Genesis Slanting sunshine lit a cut-glass vase of cowslips and canterbury bells on Mr. Clark’s table. Thaw sat in an armchair admiring the butter-yellow cowslips with pale green drooping stems, the dark spearleaved stalks with transparent blue-purple bells. He whispered, “Purple, purple,” and the word felt as purple to his lips as the colour to his eyes. A nurse making Mr. McDade’s old bed said, “You’ll have to be on your best behaviour today, Duncan. You’re getting a new neighbour. A minister.” “I hope he isn’t talkative.” “Oh, he’ll be talkative. Ministers are paid to be talkative.” She placed screens round the bed and someone with a suitcase went behind them. The screens were removed and a small grey-haired man in pyjamas sat against his pillow receiving elderly lady visitors. These talked in quick, low, consoling voices while the minister smiled and nodded absentmindedly. When they left he put on spectacles with lenses like half-moons and read a library book. After dinner that day Thaw sat in bed sketching when a voice said, “Excuse me, but are you an artist?” “No. An art student.” “I’m sorry. I was misled by your beard. Would you mind showing me that drawing? I’m fond of flowers.” Thaw handed over the notebook, saying, “It’s not very good. I’d need more time and materials to make it good.” The minister held up the book before his face and after nodding once or twice began turning the earlier pages. Thaw felt worried but not annoyed. The minister had the quality of a mildly shining, useful, grey, neglected metal; his accent was the one Thaw liked best, the accent of shopkeepers, schoolteachers, and working men with an interest in politics and religion. He said, “Your flowers are beautiful, really beautiful, but—I hope you’re not offended—the earlier drawings confuse me a little. Of course I can see they’re very clever and modern.” “They’re doodles, not drawings. I haven’t been fit enough to draw properly.” “How long have you been here?” “Six weeks.” “Six weeks?” said the minister respectfully. “That’s a long time. I expect to be only a few days myself. They want to make certain tests and see how I react. The heart, you know, but nothing serious. Now tell me, because I’ve often wondered, what makes people artists? Is it an inborn talent?” “Certainly. It’s born into everyone. All infants like playing with pencils and paints.” “But not many of us take it further than that. I, for instance, would like nothing better than to sketch a nice view, or the face of a friend, but I couldnae draw a straight line to save my life.” “There are very few good jobs for handworkers nowadays,” said Thaw, “so most parents and teachers discourage that kind of talent.” “Did your parents encourage you?” “No. They allowed me paper and pencil when I was an infant, but apart from that they wanted me to do well in life. My father only let me go to an school because he heard I might get a job there.” “So your talent must be inborn!” After pondering awhile, Thaw said, “Someone might work and work at a thing, not because they were encouraged, but because they never learned to enjoy anything else.” “Dear me, that sounds very bleak! Tell me, just to change the subject, why are modern paintings so hard to understand?” “As nobody employs us nowadays we’ve to invent our own reasons for painting. I admit art is in a bad way. Never mind, we’ve some good films. So much money has been put into the film industry that a few worthwhile talents have got work there.” The minister said slyly, “I thought artists didn’t work for money.”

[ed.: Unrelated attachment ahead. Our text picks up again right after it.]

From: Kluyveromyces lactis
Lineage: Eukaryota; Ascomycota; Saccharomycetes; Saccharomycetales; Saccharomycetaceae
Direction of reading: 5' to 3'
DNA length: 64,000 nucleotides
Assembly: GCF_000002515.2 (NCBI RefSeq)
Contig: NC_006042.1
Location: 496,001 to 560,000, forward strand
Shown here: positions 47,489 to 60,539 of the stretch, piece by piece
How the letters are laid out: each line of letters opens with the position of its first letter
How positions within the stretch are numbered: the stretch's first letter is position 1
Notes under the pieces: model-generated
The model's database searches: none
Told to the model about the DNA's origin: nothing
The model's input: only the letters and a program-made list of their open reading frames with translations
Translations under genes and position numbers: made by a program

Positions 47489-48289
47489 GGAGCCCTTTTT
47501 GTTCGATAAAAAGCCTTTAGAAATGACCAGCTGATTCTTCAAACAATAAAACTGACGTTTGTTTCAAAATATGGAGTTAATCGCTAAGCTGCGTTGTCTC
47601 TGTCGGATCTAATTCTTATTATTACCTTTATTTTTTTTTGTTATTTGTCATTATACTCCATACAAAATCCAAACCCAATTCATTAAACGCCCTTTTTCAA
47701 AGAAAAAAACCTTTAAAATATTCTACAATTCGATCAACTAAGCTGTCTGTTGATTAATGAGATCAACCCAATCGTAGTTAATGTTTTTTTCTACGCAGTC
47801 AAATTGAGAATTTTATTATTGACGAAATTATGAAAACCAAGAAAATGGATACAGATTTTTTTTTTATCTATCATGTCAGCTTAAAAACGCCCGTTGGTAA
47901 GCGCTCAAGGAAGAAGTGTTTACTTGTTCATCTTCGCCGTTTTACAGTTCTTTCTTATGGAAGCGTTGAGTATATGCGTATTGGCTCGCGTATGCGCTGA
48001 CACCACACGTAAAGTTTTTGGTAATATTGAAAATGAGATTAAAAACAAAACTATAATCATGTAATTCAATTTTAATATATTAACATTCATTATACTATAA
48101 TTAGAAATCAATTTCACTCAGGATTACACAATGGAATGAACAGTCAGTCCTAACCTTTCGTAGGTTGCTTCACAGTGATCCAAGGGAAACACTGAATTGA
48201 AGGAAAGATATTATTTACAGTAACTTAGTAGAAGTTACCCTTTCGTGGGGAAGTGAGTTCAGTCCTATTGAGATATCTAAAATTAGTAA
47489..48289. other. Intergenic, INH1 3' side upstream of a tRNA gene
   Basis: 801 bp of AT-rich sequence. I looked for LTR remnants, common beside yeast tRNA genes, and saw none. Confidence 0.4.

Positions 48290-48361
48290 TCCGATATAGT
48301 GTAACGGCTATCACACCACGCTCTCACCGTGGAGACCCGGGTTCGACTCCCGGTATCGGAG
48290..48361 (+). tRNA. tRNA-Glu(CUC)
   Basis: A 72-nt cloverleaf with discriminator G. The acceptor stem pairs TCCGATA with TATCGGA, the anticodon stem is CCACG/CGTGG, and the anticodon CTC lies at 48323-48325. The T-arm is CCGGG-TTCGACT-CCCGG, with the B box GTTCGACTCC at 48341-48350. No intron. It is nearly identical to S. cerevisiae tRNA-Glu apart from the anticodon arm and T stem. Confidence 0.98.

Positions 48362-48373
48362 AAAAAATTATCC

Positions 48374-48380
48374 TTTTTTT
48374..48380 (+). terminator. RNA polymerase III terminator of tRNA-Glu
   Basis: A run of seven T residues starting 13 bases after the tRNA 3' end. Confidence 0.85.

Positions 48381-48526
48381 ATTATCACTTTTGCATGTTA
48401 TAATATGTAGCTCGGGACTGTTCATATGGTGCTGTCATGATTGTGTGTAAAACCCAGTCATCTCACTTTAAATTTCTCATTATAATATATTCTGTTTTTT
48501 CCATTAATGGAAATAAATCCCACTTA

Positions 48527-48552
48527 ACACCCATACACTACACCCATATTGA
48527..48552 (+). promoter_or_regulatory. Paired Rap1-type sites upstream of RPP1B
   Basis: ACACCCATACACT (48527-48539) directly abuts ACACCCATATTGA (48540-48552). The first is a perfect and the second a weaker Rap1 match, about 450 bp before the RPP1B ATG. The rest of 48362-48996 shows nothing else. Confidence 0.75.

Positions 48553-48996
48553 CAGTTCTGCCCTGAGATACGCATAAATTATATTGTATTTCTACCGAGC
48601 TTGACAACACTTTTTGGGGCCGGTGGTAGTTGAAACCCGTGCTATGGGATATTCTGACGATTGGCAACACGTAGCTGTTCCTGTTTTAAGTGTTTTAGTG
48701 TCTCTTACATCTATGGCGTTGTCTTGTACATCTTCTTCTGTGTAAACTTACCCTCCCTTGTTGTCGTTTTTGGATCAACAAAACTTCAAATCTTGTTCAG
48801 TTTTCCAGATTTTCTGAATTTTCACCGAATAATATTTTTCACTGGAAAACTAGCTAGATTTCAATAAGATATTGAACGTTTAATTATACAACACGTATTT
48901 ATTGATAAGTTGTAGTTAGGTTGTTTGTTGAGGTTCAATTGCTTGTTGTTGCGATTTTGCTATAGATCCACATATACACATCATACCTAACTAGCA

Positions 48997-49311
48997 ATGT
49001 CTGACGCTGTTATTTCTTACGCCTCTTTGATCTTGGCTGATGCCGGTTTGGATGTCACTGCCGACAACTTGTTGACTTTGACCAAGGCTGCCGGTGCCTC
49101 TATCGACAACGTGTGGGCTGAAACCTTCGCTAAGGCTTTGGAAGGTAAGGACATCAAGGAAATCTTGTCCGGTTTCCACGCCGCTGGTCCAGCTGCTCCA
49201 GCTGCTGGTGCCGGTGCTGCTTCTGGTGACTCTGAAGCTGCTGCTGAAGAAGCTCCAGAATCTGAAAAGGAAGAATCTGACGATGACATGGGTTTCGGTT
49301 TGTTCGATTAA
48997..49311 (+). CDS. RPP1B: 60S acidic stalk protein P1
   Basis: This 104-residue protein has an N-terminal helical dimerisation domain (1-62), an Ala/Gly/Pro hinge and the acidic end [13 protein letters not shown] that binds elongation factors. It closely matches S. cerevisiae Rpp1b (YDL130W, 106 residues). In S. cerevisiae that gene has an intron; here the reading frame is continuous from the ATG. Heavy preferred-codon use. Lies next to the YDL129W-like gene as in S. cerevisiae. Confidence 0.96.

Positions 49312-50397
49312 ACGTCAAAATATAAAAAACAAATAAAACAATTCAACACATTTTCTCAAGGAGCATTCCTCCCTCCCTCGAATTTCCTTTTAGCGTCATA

Thaw said nothing. The minister said, “I thought they toiled in garrets till they starved or went mad, then their work was discovered and sold for thousands of pounds.” “There was once a building boom,” said Thaw, growing excited, “In north Italy. The local governments and bankers of three or four towns, towns the size of Paisley, put so much wealth and thought into decorating public buildings that half Europe’s greatest painters were bred there in a single century. These bosses weren’t unselfish men, no, no. They knew they could only win votes and stay popular by giving spare wealth to their neighbours in the form of fine streets, halls, towers and cathedrals. So the towns became beautiful and famous and have been a joy to visit ever since. But today our bosses don’t live among the folk they employ. They invest surplus profits in scientific research. Public buildings have became straight engineering jobs, our cities get uglier and uglier and our best paintings look like screams of pain. No wonder! The few who buy them, buy them like diamonds or rare postage stamps, as a form of non-taxable banking.” His voice had grown shrill and he gulped rapidly from a glass of water. The minister said, “That sounds rather communistic, but in Russia I believe—” “Russia,” cried Thaw, “has a more rigid ruling class than ours, so while western art is allowed to be hysterical, eastern art is allowed to be merely dull. No wonder! Strong, lovely, harmonious art has only appeared in small republics, republics where the people and their bosses shared common assemblies and a common—” He coughed violently. “Well, well,” said the minister soothingly. “You’ve given me a lot to think about.” He began reading again. Thaw stared back at the flowers, but delight and freshness had leaked out of them. Next morning Thaw sat in the armchair while the minister, hands clasped on chest, lay gazing at the ceiling. He said suddenly, “I’ve been thinking that maybe you should talk to Arthur Smail.” “Who?” “He’s our session clerk, a young man, very enterprising and full of modernistic ideas. Would you open the drawer of my locker, please? I’m not supposed to move. Do you see a wallet? Take it out and look inside and you’ll find some snapshots. No, put that one back, that’s my sister. It’s my church I want you to see.” Thaw looked at two photographs showing the inside and outside of an ordinary Scottish church. “Cowlairs Parish Church. Not grand maybe, but I’ve been there thirty-two years so I like it. I like it. Since the engine works closed the district has gone sadly downhill, I’m afraid. And the Presbytery have decided that next year our congregation and the congregation of St. Rollox must combine, for there aren’t enough members to justify the upkeep of two establishments. St. Rollox is a church round the corner from us. Do you follow me?” “Yes.” “Now the two congregations are nearly equal size, so Arthur Smail thought that if we cleaned and rewired our fabric, the Presbytery would send the congregation of St. Rollox to us instead of we to them. Am I boring you?” “No.” “Mr. Smail belongs to a firm of shopfitters and we have Mr. Rennie, a painter and decorator, and two electricians, so we had the necessary skill and any number of willing helpers. The church is cleaner and brighter than I’ve known it for years. Unluckily, however (though quite understandably), St. Rollox have done the same thing and done it better. A member of theirs who did well in Canada sent a donation which let them clean the outside stonework, a thing we can’t afford. So Mr. Smail came up with a new idea…. Have you ever attended a church of Scotland?” “When I was at school.” “Then you may have observed that in the last century a lot of features were brought back which our